Tips For Setting Salary As A Business Owner
Mukesh Ambani takes Rs. 15 Cr as his annual salary, Snapdeal co-founders earn Rs. 46.5 Cr each, Flipkart founders take situs slot online home Rs. 20 Cr every year, Mark Zuckerberg prefers to pay himself $1 per year and Narayan Murthy earned just Rs. 1 as his annual salary.
So, what’s the right salary of an entrepreneur?
If you are small business owner with few or even no employees then it becomes very simple to decide what to pay yourself as a salary. But in the fortunate circumstance of you having your business grow, or having a bigger business to begin with, or are in the process of acquiring a new business partner you will need to find how much you can actually pay yourself.
Going about setting your own pay can be a daunting task if not done right. This is even more true in the markets where in lots of fluctuations are seen.
Why you should draw a Salary as a Business Owner?
The main reason why business owners should pay themselves a fixed salary is to regulate the amount of money that is withdrawn from the business capital as a whole. If you don’t fix a set amount as your salary, then you won’t be able keep track of your business expenditure as effectively.
Furthermore once you pay yourself a fixed salary as a business owner, you will be further motivated to run the business smoothly while keeping up with self-appreciation. Such intangible factors is a great motivator for small business owners.
No Standard Formula for setting your salary as a Business owner
Just like any personalized task, setting your own salary cannot be achieved through a standard formula. You will have to play around with certain variables such as business capital and business overheads.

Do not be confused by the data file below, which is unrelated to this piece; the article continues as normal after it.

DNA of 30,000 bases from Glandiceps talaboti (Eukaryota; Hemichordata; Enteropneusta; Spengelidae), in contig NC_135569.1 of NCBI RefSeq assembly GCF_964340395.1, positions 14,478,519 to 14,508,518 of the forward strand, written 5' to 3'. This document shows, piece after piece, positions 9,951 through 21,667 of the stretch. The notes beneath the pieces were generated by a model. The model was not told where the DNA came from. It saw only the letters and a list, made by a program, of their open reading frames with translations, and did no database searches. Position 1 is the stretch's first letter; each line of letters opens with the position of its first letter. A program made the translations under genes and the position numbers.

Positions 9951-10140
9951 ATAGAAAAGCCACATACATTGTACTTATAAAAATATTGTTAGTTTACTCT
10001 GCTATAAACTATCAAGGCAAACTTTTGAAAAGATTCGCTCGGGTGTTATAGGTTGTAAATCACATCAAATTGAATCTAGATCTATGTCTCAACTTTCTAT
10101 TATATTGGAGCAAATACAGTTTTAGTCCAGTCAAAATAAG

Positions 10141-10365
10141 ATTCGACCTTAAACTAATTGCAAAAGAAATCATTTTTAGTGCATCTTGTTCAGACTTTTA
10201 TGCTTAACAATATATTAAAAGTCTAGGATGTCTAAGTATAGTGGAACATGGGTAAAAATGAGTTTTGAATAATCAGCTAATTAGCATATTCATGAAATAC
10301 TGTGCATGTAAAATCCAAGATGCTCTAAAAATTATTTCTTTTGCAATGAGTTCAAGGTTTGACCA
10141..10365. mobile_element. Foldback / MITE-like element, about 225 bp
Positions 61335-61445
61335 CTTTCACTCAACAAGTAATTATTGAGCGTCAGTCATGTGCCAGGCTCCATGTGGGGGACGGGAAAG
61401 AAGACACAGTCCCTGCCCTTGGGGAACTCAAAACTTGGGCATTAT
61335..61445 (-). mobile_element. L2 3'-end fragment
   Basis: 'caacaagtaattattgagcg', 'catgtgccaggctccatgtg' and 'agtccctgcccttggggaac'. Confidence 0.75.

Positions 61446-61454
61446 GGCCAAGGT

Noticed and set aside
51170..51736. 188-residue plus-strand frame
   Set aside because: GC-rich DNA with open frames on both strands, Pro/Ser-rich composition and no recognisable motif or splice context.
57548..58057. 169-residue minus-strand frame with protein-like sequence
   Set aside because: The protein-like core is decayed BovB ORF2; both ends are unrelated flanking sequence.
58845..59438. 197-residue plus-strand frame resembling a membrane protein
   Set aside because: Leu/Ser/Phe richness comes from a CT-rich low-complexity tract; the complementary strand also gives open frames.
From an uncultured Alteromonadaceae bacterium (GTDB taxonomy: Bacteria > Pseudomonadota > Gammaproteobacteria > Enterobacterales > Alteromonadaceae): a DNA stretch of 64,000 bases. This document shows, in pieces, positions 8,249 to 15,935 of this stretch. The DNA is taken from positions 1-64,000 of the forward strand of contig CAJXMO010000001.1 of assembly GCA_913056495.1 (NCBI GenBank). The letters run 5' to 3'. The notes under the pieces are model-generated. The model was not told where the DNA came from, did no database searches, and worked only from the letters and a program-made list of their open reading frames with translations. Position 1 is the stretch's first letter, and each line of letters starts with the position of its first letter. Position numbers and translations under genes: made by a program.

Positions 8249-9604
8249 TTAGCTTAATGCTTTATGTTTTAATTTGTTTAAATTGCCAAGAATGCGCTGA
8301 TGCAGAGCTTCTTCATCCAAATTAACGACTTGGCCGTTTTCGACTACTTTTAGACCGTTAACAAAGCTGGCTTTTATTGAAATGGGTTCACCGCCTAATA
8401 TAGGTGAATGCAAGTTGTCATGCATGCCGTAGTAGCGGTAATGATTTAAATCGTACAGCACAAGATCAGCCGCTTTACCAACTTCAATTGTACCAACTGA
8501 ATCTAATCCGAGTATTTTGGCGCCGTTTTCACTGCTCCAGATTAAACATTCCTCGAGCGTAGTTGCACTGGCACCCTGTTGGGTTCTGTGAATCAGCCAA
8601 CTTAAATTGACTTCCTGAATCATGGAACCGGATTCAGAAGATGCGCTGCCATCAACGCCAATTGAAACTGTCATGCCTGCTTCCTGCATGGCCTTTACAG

If the business in question is still a fledgling start-up then the salary will be more or less whats left after breaking even each month with the bills paid and the sales made. If the business has continuously shown profit, then it is reasonable to earmark surplus profitable earnings as part of your self-pay. But this is to be done in tandem with industry standards.
You will eventually have to book an accountant or a tax attorney, or both to regulate what you are paying for yourself. This is because the legal structure of your company will dictate the pay structure to a certain extent. The thumb rule is to avoid taking too much of a percentage of the total business revenue as your pay. What is reasonable can be arrived upon by the accountant.
The main logic here is to focus on the growth of your business into the future and not to be worried about your current take home pay which is inconsequential in the long run. You should also be prepared to be slightly flexible when required in situations like when the cash flow is restricted or when the markets are down.